Water for drinking

Waste water and groundwater must be treated to make them potable. Potable means safe to drink.

Treating fresh water

Fresh water contains objects that must be removed to make it potable. These include large objects such as branches and leaves, insoluble particles such as grit, and harmful microorganisms. Different separation methods and treatments are used to deal with them:

  • large objects are removed by screening using sieves
  • a coarse filter bed made from clean sand and gravel removes larger insoluble grit particles
  • aluminium sulfate is added to clump smaller insoluble particles together, which then settle to the bottom in a sedimentation tank
  • a fine filter bed removes very small insoluble particles
  • chlorine gas is added to kill harmful microorganisms
Water is purified by filtration, sedimentation and the addition of chlorine.The main stages in treating fresh water to make it potable

Treating waste water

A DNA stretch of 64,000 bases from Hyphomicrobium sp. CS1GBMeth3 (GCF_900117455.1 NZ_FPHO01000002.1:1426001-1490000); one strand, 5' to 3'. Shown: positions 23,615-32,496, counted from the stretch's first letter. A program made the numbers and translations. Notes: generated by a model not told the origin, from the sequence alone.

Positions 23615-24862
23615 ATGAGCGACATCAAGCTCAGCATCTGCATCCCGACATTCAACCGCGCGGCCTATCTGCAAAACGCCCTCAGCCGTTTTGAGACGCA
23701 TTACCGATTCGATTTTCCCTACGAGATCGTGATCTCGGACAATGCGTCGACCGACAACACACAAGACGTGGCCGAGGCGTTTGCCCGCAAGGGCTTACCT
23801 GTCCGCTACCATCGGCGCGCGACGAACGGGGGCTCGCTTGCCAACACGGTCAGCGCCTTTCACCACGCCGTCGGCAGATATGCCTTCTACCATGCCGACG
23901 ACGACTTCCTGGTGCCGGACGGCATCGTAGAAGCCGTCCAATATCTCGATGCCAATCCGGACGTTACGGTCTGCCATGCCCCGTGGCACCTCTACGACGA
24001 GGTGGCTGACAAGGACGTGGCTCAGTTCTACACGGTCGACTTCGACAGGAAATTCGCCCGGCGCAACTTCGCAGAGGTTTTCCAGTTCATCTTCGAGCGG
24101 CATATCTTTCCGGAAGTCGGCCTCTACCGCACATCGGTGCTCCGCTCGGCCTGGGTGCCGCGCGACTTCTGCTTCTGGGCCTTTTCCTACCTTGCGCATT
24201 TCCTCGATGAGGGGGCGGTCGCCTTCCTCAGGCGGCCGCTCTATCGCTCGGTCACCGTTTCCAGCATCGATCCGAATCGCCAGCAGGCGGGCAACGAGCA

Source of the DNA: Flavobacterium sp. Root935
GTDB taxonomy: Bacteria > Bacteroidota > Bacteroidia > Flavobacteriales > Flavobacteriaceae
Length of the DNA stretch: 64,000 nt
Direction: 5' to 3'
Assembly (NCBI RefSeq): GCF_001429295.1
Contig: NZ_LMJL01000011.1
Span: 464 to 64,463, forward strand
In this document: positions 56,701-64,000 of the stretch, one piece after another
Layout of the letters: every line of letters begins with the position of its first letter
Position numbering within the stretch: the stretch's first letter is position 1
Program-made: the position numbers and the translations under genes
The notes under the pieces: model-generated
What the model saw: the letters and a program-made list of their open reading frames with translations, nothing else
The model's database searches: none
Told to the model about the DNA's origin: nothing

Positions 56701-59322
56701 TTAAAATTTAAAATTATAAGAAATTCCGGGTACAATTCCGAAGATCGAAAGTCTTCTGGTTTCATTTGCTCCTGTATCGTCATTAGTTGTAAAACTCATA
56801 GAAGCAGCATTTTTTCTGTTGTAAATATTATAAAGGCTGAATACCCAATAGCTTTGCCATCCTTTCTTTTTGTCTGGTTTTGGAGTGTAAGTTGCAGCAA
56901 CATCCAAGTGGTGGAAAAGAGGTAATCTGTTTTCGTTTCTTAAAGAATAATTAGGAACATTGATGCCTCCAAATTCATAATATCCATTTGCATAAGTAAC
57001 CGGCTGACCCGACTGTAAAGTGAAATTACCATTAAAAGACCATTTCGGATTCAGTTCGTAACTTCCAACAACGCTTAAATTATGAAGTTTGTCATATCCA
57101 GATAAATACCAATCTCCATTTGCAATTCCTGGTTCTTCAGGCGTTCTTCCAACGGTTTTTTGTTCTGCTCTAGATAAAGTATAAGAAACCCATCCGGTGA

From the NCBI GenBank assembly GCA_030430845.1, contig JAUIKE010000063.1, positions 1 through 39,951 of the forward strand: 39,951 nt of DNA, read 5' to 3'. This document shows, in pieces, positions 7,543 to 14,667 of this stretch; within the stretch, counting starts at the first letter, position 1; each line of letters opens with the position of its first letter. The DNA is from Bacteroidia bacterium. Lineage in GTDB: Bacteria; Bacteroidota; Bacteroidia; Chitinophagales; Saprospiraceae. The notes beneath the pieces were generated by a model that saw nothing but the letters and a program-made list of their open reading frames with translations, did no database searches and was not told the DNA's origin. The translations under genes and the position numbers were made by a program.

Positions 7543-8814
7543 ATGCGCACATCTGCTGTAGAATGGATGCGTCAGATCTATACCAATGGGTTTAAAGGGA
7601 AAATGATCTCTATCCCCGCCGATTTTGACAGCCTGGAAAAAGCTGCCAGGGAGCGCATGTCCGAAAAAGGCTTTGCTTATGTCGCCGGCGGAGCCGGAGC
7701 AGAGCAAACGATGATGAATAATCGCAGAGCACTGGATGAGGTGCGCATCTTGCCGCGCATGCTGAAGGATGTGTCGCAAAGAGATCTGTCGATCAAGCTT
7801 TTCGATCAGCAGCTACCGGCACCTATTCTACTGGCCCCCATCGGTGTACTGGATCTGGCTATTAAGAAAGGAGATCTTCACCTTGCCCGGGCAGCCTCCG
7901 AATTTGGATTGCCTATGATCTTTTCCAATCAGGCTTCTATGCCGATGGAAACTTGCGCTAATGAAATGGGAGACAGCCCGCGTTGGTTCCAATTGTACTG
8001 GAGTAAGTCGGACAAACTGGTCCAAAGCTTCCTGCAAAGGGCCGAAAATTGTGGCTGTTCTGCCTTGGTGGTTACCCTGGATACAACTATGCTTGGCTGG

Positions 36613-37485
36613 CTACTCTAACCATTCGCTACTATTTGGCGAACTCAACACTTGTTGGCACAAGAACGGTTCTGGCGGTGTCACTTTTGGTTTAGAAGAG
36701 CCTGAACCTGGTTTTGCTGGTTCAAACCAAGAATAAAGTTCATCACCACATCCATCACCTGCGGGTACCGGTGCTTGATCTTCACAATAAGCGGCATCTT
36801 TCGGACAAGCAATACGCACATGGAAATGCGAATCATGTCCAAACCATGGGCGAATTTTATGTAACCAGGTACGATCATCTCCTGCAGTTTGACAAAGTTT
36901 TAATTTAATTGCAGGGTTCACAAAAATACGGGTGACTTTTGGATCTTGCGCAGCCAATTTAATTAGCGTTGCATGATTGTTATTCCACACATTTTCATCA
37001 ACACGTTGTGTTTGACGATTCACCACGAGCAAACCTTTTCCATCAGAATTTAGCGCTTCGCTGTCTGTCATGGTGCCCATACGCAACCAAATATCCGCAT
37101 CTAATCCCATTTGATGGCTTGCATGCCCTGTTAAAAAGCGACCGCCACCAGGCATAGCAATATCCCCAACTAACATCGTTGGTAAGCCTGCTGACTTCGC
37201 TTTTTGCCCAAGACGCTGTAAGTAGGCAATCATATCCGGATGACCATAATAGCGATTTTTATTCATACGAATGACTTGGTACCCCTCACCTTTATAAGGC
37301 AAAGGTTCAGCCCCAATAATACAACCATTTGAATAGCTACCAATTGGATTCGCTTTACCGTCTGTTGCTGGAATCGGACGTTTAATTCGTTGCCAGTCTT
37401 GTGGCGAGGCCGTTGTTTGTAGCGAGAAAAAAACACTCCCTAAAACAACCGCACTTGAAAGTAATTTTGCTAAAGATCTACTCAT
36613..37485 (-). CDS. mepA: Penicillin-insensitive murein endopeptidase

Waste water from homes includes sewage, as well as water from washing machines and dishwashers. The treatment process starts in the same way as the treatment of fresh water:

  • the waste water is screened to remove large objects such as nappies, paper towels
  • the water then passes through a sedimentation and filtering process

Any solid materials are then treated in a digester. Bacteria digest the sludge to form methane gas and digested sludge, which is used as fertiliser.

The water is then passed to tanks that are kept oxygenated. Microorganisms in the water digest any remaining organic waste and also consume harmful bacteria. The treated water is usually released into a river.

Treating seawater

Seawater contains too much dissolved salt to make it suitable as drinking water. However, pure water can be produced from seawater by simple distillation.

The seawater is boiled and the water vapour is led away and cooled. It condenses to form pure water, leaving the salt behind.

It is expensive to produce drinking water this way in the UK because large amounts of energy are needed to heat the seawater. However, water produced by distillation is useful in the laboratory for dissolving substances. It does not contain any dissolved ions that might interfere with a chemical analysis.

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